In our Women in DevOpsblog series, you’ll hear from talented women in DevOps. They will share their experiences in DevOps, their thoughts on leadership, lessons learned and also how we can encourage more women to focus on an IT career. This is a special dual blog, highlighting Tessa van Veen and Ellis de Haan from ABN AMRO.
Tessa and Ellis, how can we as women encourage more women to get into this industry?
Tessa: Start with yourself. If you create an environment for yourself in which you feel comfortable, others often also feel comfortable - it is contagious! Spread that feeling around as much as possible. If you are in a position like Ellis you can really mean something in the area of Women in DevOps, e.g. setting up teams in which women are enabled and treated as equals. Ellis can coach and stimulate the feeling of self-assurance and the value of being a woman in the IT industry.
Ellis: I love it that Tessa mentions that it starts with yourself. It’s so true! Despite the fact that the workforce is almost equally divided between men and women, we still see that women are underrepresented in IT. If the limited number of successful women available would have more exposure and visibility, more women in the workplace might be inspired by them. Literature mentions that for young women to get inspired, having a role model is extremely important. However, women have the tendency to do “invisible” work and to not profile themselves actively. That needs to change! By actively sharing results and success, the work of women will be more visible and higher valued. In addition, I believe that women should be encouraged to speak up, to be more visible in their environment. If we can encourage the few women in DevOps to be visible, we can inspire more and act as the necessary role models.
In your experience, what character traits and/or habits make one successful in DevOps?
Tessa: Pro-activity, assertiveness and being daring. Dare to be different than others. But always keep in mind that you are strong together and it doesn’t matter who, which gender, position or nationality you have. Do not let yourself be messed with.
Ellis: YES! That is the spirit Tessa! I believe in passion and authenticity. You need to be curious enough to truly grasp the complexity of IT, and be confident enough to stand by your (wo)man. Never accept the status quo. That means that you need to have fierce discussions, learn quickly and liberate thinking. By embracing change and being natural in collaboration, DevOps will work for and with you.
What do you ladies look for in a great company/leader/mentor?
Tessa: A great leader for me is someone who can have different perspectives on a subject. Someone who gives you opportunities and is open to change. Also, it is important that I get the feeling that he or she understands me and is empathic, that my needs are understood.
Ellis: For me, a great company offers a workplace where I never stop learning. I love the 70/20/10 rule. 70% learning on-the-job on challenging assignments, 20% coaching and 10% training. It is also a company that accepts that I am not here to get or stay in my comfort zone. I expect from a good leader that he or she signals when it is time to get out again! I need support to challenge the status quo, and feedback to improve or feel confident about the choices I’ve made. Only then I can make a difference!
What do you love most about being a woman in DevOps?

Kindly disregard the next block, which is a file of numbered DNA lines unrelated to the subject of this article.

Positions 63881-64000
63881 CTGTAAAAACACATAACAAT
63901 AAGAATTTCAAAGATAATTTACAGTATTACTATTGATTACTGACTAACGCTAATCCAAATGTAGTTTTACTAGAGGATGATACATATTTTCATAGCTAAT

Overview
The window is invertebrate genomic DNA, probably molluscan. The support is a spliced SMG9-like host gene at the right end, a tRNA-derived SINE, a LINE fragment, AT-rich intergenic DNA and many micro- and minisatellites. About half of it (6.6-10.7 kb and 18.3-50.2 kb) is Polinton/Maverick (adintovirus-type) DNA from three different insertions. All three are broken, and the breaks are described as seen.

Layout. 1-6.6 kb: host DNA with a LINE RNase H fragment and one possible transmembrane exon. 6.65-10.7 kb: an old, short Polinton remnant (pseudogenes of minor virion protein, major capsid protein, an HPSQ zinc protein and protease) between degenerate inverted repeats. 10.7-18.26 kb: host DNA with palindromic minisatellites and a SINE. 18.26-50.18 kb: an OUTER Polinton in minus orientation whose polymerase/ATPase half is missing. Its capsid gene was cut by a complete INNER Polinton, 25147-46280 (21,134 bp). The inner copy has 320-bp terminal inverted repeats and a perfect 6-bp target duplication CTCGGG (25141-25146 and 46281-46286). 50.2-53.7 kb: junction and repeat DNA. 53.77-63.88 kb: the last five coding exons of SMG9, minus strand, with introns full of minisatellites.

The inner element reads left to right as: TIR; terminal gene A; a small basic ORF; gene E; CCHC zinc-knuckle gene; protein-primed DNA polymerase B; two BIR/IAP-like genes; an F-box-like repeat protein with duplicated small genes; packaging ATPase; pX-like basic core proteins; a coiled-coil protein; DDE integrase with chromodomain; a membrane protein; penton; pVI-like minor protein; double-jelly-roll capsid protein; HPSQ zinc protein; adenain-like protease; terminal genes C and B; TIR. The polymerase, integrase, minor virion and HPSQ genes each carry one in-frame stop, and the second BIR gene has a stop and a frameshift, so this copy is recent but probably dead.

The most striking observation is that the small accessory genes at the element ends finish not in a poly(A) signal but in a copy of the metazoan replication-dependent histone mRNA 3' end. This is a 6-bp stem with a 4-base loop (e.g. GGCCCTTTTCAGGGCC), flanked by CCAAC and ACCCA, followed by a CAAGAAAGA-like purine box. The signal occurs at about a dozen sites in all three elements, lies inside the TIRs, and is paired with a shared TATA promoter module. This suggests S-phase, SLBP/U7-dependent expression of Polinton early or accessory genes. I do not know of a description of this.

Tessa: Being around a lot of men, ;) no just kidding. I don’t think it matters if you are a woman or man but the fact that you can be innovative and have continuous learning possibilities makes it great. Sometimes the fact that men are really surprised by what a woman can do or has achieved within IT. I don’t know if this is caused by prejudices or just because of an unexpected fact, but all those surprised faces make my day even better!
Ellis: Haha! I so agree with everything Tessa said. I have been working in IT for almost two years now and, in the beginning, it was quite a challenge. I had no IT background and there was so much to learn, and so many abbreviations to understand. Now, I have a better understanding of DevOps and see where I can add value. Not by adding technical stuff - there are already so many people who are more knowledgeable than I am - my added value lies in translating the technical deliveries into what it means for our customers, helping in business implementations and stakeholder management. Communication is key and that is where I can help. And of course, as one of the few women in IT, it is so easy to be different. ;-)
Any closing thoughts?
Tessa van Veen (in red) is 27-years-old and studied in Antwerp for three years at the University of Antwerp for her controllers in organization and management. After her studies, she moved to Utrecht and went to work for a consultancy company where she was assigned to ABN AMRO. From the first day of February 2017, she worked for ABN AMRO. She currently works as a Scrum controller and development engineer in one of Ellis's Scrum teams. Her team is responsible for rolling out IT tools within the bank such as JIRA and Confluence.
Ellis de Haan (in yellow) is 30-years-old, was recently married and just finished her executive MBA at University of Nyenrode. She has always lived in the Netherlands and currently lives in Utrecht. After her international business and management studies, she joined a consultancy company where, like Tessa, she was also assigned to ABN AMRO. From that moment on, she never left. She has now been there for four years and has fulfilled multiple roles, from business advisor and process manager in finance, to team lead within IT. She currently manages a department in IT4IT of eight Scrum teams, all dedicated to tooling for IT.